Below snippet shows that somebody just had a look into the CDS, before writing the “myEventProperty”

  srv.on ('myEventName', (msg) => {
    console.log ('==> Received msg of type myEventName:' + msg.data.myEventProperty)    

Another bigger benefit:
Everybody knows that it is beneficial to let CAP manage as much as possible

And one huge disadvantage:
Let’s be honest:
We cannot let CAP manage events if we want to listen to events from a backend like S/4 HANA

Reason:
See below

CAP managed queue/topic names

We’ve seen that in case of CAP-managed messaging, we can ignore the namespace and topic stuff, which is tedious, because it is strictly validated by Enterprise Messaging
CAP generates the queue and topic correctly for us, under the hood

Below screenshots show the names, as generated by CAP managed messaging

Generated queue name:

Generated topic name:

We can see that CAP correctly uses the namespace at the beginning
However, CAP also uses whatever it wants to generate a non-silly topic
This is our benefit: we don’t need to care about correct namespace etc
We only use the event name like we defined it in the CDS model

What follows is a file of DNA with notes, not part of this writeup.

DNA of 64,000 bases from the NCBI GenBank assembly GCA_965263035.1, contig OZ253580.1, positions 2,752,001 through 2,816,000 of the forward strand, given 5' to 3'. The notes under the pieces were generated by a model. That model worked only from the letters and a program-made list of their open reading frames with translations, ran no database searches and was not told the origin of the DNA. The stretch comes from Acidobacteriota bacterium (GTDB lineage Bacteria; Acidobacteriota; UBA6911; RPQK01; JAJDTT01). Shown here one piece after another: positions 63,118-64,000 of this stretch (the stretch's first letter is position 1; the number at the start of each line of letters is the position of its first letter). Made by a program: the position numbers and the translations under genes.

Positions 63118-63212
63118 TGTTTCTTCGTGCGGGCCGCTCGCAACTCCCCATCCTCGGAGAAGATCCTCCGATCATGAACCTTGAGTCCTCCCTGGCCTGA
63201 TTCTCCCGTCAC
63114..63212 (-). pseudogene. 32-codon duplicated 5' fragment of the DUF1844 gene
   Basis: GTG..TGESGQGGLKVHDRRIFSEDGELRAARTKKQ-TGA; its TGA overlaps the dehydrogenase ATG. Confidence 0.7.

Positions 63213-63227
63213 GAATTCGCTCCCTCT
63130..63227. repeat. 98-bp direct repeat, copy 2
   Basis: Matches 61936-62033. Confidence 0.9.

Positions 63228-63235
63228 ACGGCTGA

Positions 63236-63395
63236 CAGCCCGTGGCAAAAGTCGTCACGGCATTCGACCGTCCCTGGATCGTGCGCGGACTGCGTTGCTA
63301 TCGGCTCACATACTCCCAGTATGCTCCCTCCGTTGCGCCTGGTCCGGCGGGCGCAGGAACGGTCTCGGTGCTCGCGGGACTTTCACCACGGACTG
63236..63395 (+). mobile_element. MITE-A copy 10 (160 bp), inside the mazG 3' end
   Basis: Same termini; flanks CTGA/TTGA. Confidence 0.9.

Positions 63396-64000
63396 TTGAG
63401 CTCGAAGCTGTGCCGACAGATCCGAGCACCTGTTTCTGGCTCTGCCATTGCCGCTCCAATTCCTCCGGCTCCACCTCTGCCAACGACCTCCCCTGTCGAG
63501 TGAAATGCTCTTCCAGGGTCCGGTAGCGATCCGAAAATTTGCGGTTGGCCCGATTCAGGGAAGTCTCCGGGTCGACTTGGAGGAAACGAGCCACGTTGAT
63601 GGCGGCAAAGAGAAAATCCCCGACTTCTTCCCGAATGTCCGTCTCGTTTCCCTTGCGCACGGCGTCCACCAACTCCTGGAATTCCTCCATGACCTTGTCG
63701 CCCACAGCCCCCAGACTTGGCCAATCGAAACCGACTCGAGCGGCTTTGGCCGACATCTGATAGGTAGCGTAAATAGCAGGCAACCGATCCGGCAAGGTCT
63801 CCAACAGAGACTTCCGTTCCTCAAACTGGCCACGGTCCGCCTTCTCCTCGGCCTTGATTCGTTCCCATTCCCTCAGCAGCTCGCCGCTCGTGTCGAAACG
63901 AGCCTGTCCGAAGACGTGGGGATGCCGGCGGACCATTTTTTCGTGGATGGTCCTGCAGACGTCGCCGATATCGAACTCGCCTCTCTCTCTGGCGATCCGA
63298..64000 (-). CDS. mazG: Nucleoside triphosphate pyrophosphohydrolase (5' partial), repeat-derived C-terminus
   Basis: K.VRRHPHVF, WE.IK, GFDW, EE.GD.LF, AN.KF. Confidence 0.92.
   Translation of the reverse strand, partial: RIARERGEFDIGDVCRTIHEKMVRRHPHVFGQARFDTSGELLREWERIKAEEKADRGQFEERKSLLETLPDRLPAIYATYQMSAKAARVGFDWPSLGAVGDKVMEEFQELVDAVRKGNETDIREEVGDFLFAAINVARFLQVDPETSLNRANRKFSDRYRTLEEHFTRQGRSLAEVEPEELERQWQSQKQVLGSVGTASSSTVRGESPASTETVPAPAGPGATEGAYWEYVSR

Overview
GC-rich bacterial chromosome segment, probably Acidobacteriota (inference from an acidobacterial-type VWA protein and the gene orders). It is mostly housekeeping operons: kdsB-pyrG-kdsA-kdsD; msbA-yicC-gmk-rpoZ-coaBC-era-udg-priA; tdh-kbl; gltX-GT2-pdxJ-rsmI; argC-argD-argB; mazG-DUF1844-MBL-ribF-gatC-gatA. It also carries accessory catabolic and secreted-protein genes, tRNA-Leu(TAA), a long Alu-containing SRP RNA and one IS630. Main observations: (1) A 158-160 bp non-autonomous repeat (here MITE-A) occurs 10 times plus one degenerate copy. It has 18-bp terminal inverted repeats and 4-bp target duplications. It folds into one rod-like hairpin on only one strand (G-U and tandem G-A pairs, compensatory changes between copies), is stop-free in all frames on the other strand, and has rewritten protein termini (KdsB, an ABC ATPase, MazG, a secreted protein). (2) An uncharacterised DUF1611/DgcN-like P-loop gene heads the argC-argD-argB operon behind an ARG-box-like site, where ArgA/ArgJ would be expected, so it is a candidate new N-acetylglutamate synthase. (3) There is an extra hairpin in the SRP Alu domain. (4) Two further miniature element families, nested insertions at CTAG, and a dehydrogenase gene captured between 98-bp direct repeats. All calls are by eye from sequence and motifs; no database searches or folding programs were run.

BUT:
If we really NEED to use a topic which is PREDEFINED, e.g. in S/4 HANA, then the CAP-managed-auto-non-silly-name-generation is unfortunately not helpful.

No prob, in such cases just follow tutorial 3

Summary

You can define an event in your CDS model
It isn’t mandatory
If you use it, you can use that name in your custom handler code, when emitting or receiving messages.
Topic is generated under the hood

In those cases, when the topic is predefined by e.g. S/4 HANA backend, then CAP-managed messaging cannot be used

Links

Blog Series:
Intro Blog: CAP and Enterprise Messaging
First Blog: create CAP application to send messages to Enterprise Messaging
Second: create CAP application to receive messages
Extra: Local development

Appendix: All Project Files

manifest.yml

---
applications:
- name: capmanaged
  host: capmanaged
  path: .
  memory: 128M
  buildpacks:
    - nodejs_buildpack
  services:
    - msgcustcare

package.json

{
  "dependencies": {
    "@sap/cds": "^3",
    "express": "^4",
    "@sap/xb-msg-amqp-v100": "latest"
  },
  "cds": {
    "requires": {
      "messaging": {
        "kind": "enterprise-messaging"
      }
    }
  },
  "scripts": {
    "start": "npx cds run"
  }
}

managed-service.cds

service ManagedService {

    entity DummyEntity {
        key dummyID : Integer;
    }; 

    event myEventName: { 
       myEventProperty: String; 
    }

   function send() returns String;
}

managed-service.js

const cds = require ('@sap/cds')

module.exports = cds.service.impl ((srv) => {
  
  srv.on ('send', async(req)=>{
    const event = { 
      myEventProperty: 'my message payload'
    }  

    srv.emit ('myEventName', event)  

    return "Successfully sent event of type myEventName"
  })

  srv.on ('myEventName', (msg) => {
    console.log ('==> Received msg of type myEventName:' + msg.data.myEventProperty)    
  })
})